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Патент USA US2106294

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Patented Jan. 25, 1938
‘, 12,106,294“
UNITED STATES PATENT
PROCESS OF MAKING DRY LIME SULPHUR
COMPOSITIONSv
.
Charles I. Ghubbuck, San Marino, Calif.
No Drawing. Application May 17, 1933,
Serial No. 671,517
4 Claims. (01. 71-4)
This invention relates to dry lime sulphur com
mately
found in
as atypical
follows:
positions and the manufacture thereof.
instance
'
'to analyze
1
. 'approxi-f
. ~
An object of my invention is the production of a
dry lime sulphur composition which may be used
ll)
59.30
Elemental sulphur ______ __ ____________ __
3.15
Sulphite sulphur _____________________ __
Sulphate sulphur _____________________ __
2.21
3.44
Thiosulphate sulphur _________________ __
3.80
which has other uses as well.
Carbon dioxide___v _____________________ __
Another object of the invention is the produc
tion of lime sulphur compositions which may con
tain sulphur as calcium thiosulphate, calcium sul
Loss on ignition __________ __' __________ __
and calcium polysulphides.
Another object of this invention is the produc
tion of such lime sulphur compounds directly in
a dry, granular, or powdery condition.
Another object of the invention is the produc
tion of such compounds which can not only be
prepared, but which can be kept, in a ?nely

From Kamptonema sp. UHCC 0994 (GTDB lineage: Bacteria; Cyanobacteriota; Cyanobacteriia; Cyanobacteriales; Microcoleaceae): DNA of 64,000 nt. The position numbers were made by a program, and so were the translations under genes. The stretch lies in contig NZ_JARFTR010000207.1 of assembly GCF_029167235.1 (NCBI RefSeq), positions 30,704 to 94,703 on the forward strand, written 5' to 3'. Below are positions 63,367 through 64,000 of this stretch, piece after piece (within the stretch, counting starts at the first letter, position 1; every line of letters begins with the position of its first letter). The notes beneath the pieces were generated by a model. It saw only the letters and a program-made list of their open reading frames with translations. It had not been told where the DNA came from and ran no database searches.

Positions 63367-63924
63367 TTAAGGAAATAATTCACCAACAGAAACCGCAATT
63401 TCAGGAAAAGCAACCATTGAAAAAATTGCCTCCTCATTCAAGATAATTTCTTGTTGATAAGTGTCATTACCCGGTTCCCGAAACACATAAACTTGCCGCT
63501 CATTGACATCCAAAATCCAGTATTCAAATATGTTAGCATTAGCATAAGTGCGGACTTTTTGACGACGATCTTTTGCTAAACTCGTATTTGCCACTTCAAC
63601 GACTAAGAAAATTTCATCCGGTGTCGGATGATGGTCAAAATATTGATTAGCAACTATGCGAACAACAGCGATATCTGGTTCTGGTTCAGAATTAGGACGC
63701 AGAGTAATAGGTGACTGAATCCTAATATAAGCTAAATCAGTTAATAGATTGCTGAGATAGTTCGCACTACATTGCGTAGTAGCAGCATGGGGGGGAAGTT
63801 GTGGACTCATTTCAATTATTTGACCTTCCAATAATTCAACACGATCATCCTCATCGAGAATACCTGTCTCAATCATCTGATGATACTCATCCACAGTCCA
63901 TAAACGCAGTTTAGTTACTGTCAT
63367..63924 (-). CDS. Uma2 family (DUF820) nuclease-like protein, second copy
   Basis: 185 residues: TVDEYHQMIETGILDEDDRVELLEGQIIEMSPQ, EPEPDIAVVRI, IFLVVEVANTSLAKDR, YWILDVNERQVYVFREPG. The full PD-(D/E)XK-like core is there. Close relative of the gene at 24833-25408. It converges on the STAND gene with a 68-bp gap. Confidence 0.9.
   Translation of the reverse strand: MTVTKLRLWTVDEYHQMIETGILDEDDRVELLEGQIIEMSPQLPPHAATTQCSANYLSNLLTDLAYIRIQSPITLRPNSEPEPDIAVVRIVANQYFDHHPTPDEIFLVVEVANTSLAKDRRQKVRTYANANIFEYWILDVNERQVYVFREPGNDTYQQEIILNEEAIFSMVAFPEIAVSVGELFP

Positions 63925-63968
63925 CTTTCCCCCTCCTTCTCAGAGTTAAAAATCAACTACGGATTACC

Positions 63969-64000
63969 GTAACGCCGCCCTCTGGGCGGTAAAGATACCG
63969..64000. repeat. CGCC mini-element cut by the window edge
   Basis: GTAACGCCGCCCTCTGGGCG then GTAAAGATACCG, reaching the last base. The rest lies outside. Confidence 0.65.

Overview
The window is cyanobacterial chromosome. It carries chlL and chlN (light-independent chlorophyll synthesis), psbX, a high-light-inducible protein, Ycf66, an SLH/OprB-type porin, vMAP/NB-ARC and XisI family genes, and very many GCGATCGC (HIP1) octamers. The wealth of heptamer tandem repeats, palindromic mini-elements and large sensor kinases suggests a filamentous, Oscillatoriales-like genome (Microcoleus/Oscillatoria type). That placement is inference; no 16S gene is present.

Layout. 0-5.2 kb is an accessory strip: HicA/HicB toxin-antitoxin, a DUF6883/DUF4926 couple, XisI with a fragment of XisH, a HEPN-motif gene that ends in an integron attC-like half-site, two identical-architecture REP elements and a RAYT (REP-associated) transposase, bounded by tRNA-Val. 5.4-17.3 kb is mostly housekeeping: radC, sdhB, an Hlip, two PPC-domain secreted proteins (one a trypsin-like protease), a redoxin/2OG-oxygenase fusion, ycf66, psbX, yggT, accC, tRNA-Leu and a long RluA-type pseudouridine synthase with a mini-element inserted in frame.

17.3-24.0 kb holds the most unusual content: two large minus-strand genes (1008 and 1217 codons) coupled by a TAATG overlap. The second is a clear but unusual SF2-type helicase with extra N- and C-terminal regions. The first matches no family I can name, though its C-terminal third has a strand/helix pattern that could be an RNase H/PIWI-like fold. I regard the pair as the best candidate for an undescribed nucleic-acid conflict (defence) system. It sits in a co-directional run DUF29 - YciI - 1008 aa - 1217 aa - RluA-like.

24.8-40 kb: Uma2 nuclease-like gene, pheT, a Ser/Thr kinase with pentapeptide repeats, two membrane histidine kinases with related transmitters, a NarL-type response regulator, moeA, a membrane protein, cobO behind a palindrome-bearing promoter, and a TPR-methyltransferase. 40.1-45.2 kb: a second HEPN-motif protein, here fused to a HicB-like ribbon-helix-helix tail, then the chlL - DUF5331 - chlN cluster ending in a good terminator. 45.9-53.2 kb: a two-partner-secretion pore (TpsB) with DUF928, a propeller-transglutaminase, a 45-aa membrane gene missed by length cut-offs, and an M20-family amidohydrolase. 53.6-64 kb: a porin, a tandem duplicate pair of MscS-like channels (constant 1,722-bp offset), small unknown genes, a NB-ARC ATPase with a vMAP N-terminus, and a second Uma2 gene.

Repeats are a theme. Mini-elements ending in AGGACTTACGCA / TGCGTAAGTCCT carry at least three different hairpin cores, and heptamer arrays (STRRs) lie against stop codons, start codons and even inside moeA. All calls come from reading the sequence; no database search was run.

divided or pulverized form.
Another object of the invention is the produc
tion of such compounds in such a form that when
exposed to water they will be partially soluble
, and partially insoluble therein.
l
oxide _______________________ __
dry in the soil as a plant food and soil corrective,
that is, as a fertilizer, and which may also be used
either alone or in connection with other materials
as a dry dust spray for insecticidal purposes, and
phate, calcium sulphite, calcium monosulphide
u
Percent
Calcium
Other objects of the invention will be apparent
on reading the appended speci?cation.
The above described composition of matter may
be manufactured by various processes. According
to one process, quicklime, that is, calcium oxide,
is slaked in water and allowed to settle in bins, the
supernatant liquid being allowed to drain off or
being otherwise suitably removed.
This leaves
what may be described as a lime putty, it being a
_ more or less wet mass of calcium hydroxide; and
to ten parts by weight of such lime putty, which
contains about ?fty per cent (50%) to sixty per
cent (60%) of free water, one part by weight of
sulphur is added and intermixed therewith, the
more ?nely divided the sulphur is, the better and
more uniformly it will react with the lime. This
mixed mass is then dried, preferably in a rotary
drier heated with a direct ?ame which is hot‘
enough not only to dry the mass but to'speed up
the reaction between the lime and the sulphur;
it being understood, of course, that the heat
should not be su?icient to volatilize or burn out
5
3.63
23.28 10
98.81
This totals 98.81% and it is to be understood that
such analysis is only approximate and that no
attempt has been made ‘to indicate the exact 15
form in which the various constituents named
may be present.‘
Another process of manufacture is to mix or
grind sulphur with the quieklime before slaking
it, and then this pre-mixed mass of sulphur and 2'0
quicklime may be treated with water in a hy
drator. According to another process, sulphur
and lime are simultaneously run into the hy
drator, water being added to slake the lime in the
presence of the sulphur.
, 25
In either of the two last mentioned processes,
the amount of water added may be just about